My daughter might see my choice as a premeditated act of audacious dissent. After all, she had purchased the mug for me a few years back. I had seen a flutter of panic, then an idea leading to determination (one of her best traits, in my opinion) in her 10-year-old eyes as she asked if I could take her to Walgreens, then requested a little money “for something she needed.” I’ve never been more delighted to pay for my own gift, my own endorsement. Of all the drug store mugs available two days before Mother’s Day, the one she chose was white, black and pale pink, like the inside of a conch shell, adorned with butterflies, and a whimsical, ebullient tagline, “World’s Best Mom.”
The cup is a bit weathered now, after an unfortunate mishap in the dishwasher. Had this been any ordinary mug, I would have tossed it in the trash. Careful sipping is required because the chip occurred at the weakest point — the lip — and the irony isn’t lost a bit on me. When I discovered the damage, I nearly fell to my knees. The mug and I, partners in crime, feel worn down from daily mistreatment, weakened, with perceptible chinks in the armor. Perhaps I should have hand washed it. I most definitely should have handled it with greater care. Relegated to the top shelf for safe keeping, I place the cup carefully behind an unopened box of multivitamins (bearing the promise, “A better tomorrow starts today!”) for fear that if she sees it, she’ll break it herself in an act of rebellious defiance.
The source of our discord was the acquisition of my daughter’s cell phone after an especially unforgiving bout of oppositional behavior and sassy language. Dreadful words were exchanged from both sides. It was not my proudest parental moment. The stubbornness and determination I’ve always admired in her has lent itself to a different species, a genus I’m unfamiliar with. Since The Cellphone Conquest of 2018, she’s diligently enforced a deliberate exclusion of me in every aspect of her life, a child-imposed matriarchal quarantine. I’m the 6-year-old girl on the playground, and my daughter is the cool kid, surrounded by her friends. My 6-year-old self has asked if I can join in the fun, and she’s replied with, “I didn’t hear anything. Did you guys hear anything? Come on, we’ve got better things to do…” She’s iced me out for a few weeks now. Her ability to maintain this status quo was impressive if not surprising, but now it’s venturing into uncharted, harrowing territory.
The alienation by the same child who just a few short years ago used to plead with me to sleep in my bed, a jumble of fleshy warm limbs, the color of kitten’s ears, and bumpy, pointy knees, a indistinguishable mumble in her sleep, the rise and fall of our breaths inexplicably matching one another. I’d give anything to have a rogue foot jabbed into my side, or entangled limbs, even if the result was an unrestful slumber. This same child who would confide in me, sharing secrets and stories, hours wiled away baking in the kitchen, singing, chortling and dancing around the house. She would be the perfect only child, a petite Mini Me. But now she hates me, the parental pariah. I’ve Googled to see if this type of isolation can indeed crack one’s heart. The verdict is still out.
A friend suggested that I weather this period in my life by choosing to love my teenager in the same way I would love a favorite nephew: You adore him, you recall with fondness the excitement and anticipation of his birth, having relished every developmental milestone. You’re loyal because your nephew is family, but you give him space. You applaud his victories, roll your eyes a bit at his immaturity, shrug off the ebb and flow of clinginess and independence, and you don’t take his bad attitude or personal attacks too seriously. You know you’re family and you’re not going anywhere, because you’re in it for the long haul.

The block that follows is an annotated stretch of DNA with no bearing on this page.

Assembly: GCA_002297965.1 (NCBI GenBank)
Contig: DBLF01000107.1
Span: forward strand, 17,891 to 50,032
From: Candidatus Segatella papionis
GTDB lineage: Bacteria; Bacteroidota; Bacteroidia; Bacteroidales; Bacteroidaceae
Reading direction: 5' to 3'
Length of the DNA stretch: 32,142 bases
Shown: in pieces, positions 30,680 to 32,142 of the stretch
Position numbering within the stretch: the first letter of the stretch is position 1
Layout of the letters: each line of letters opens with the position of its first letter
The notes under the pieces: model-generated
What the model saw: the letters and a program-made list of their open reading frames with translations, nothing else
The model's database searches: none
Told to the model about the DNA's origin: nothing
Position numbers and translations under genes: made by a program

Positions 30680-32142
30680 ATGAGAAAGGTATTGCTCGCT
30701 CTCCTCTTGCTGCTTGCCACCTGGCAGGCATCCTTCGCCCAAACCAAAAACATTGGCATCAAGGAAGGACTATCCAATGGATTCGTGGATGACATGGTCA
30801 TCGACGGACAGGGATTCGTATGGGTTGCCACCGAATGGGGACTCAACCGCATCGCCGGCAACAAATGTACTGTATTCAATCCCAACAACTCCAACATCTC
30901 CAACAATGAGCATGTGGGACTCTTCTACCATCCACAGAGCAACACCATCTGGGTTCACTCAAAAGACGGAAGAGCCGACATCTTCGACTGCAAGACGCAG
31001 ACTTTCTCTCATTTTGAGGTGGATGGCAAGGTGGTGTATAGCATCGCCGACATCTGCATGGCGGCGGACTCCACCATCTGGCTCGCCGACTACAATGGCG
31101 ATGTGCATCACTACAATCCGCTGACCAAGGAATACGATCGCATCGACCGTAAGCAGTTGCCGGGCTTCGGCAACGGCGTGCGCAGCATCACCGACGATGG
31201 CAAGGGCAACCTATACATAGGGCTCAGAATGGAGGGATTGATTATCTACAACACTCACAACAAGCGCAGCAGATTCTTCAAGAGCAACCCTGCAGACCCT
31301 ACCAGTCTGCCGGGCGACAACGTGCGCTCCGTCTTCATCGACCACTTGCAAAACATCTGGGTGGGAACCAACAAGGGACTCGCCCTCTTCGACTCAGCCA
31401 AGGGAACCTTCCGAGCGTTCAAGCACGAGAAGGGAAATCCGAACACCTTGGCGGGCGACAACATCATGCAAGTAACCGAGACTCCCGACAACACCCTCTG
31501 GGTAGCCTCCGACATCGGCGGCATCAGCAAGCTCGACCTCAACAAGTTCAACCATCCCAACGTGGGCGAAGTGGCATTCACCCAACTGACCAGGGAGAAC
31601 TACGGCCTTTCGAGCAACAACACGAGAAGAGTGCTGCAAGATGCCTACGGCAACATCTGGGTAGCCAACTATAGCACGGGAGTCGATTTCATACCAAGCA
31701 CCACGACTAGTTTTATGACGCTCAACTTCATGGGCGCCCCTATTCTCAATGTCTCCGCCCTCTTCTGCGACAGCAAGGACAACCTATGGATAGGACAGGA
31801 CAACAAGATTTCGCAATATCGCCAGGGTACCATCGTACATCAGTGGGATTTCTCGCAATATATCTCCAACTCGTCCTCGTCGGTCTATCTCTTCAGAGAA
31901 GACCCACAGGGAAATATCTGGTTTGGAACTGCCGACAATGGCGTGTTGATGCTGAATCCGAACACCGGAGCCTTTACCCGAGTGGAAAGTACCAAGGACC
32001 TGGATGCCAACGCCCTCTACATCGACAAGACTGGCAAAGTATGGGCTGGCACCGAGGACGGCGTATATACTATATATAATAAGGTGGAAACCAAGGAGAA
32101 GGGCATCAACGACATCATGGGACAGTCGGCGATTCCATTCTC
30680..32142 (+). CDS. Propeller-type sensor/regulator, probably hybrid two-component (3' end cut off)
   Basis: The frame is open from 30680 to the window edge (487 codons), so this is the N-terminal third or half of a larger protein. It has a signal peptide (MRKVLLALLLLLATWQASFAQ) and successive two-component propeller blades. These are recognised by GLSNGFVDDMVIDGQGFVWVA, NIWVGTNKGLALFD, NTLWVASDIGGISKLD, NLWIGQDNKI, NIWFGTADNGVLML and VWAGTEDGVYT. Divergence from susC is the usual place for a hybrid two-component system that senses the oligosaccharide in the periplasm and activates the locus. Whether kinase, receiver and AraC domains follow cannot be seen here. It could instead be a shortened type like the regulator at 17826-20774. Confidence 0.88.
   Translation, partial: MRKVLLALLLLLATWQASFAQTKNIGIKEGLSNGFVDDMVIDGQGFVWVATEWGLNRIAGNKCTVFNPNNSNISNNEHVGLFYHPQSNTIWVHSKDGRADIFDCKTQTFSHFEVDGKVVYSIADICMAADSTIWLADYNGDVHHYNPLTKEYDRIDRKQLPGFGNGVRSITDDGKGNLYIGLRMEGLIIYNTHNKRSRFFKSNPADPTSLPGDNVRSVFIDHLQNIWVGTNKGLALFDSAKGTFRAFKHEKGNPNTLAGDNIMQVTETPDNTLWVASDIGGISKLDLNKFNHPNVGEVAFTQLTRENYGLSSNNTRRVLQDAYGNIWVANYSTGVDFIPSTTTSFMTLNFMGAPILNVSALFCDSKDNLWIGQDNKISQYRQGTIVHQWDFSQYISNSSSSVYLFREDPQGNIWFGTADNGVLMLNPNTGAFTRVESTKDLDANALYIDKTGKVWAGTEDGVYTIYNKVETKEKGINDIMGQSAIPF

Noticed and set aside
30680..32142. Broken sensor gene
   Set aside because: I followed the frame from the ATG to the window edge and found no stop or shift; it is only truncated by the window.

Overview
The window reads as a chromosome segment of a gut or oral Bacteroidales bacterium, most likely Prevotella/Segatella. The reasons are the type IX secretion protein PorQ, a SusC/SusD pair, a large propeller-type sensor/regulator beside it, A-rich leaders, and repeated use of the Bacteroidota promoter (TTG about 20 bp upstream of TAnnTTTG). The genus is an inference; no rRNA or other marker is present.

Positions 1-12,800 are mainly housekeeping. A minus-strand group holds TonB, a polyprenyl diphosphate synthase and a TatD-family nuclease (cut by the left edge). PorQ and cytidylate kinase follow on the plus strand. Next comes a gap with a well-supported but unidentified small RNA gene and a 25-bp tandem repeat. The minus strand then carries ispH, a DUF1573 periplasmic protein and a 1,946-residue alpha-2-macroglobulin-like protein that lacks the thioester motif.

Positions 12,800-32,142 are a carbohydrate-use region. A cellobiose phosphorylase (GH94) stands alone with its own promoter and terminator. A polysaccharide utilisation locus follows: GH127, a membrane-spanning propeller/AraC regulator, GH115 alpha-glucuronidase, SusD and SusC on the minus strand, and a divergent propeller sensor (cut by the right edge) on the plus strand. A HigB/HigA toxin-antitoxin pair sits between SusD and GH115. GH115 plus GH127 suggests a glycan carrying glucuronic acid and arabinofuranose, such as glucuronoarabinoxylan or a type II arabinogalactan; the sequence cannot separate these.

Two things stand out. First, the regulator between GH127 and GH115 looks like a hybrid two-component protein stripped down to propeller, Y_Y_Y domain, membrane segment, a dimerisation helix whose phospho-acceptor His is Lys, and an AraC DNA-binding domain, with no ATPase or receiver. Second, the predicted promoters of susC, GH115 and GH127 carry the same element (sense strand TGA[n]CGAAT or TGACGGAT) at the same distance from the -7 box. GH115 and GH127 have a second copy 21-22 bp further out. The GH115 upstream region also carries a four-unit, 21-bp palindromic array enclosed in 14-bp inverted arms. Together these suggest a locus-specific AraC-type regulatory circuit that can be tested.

This brilliant plan, with its simplicity and straight-forwardness, offers me solace in a way that no other comment or suggestion has, a salve to the wound. Motherhood is not for the tender-hearted. Mothers don’t often discuss the painful moments. Moments when our best efforts fall short, when we can’t connect with our child despite our best intentions, when our advice falls on deaf ears or isn’t what a child needs to hear, or when we simply can’t help them solve a problem. Then again, sometimes we are the problem. Some of us experience the gut-wrenching realization that from time to time — we didn’t grow up to become the mother we hoped we would be for our child.
This morning I decided to take that precious cup down from the top shelf. I had to remind myself that for years, I performed my mothering in a way that earned her approval. That merited its use. I poured myself some coffee and added a bit more sugar than I normally do, just so it would be sweetest, best cup of coffee I’ve had in a while. As I sat there, sipping, I hoped that time would afford the untangling of mistakes, the patience for understanding, the sustenance for growth. I hoped the stalwart body of my mug would continue to support the more delicate edges so I can keep using it, chipped but functional, imperfect, for years to come.
Maybe someday, when she’s ready, she’ll buy me a new one.
It takes a very strong parent to deal with children or teens who exhibit oppositional defiance. I can really feel her pain and see that as a mom she’s trying to ride out this storm, wanting so much for her daughter to come out whole from this situation. I love that she’s holding on to the mug and hopes that one day her daughter will buy her another.